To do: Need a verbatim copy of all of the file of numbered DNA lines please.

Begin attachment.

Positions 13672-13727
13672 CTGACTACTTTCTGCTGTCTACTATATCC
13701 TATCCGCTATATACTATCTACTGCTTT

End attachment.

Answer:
Positions 13672-13727
13672 CTGACTACTTTCTGCTGTCTACTATATCC
13701 TATCCGCTATATACTATCTACTGCTTT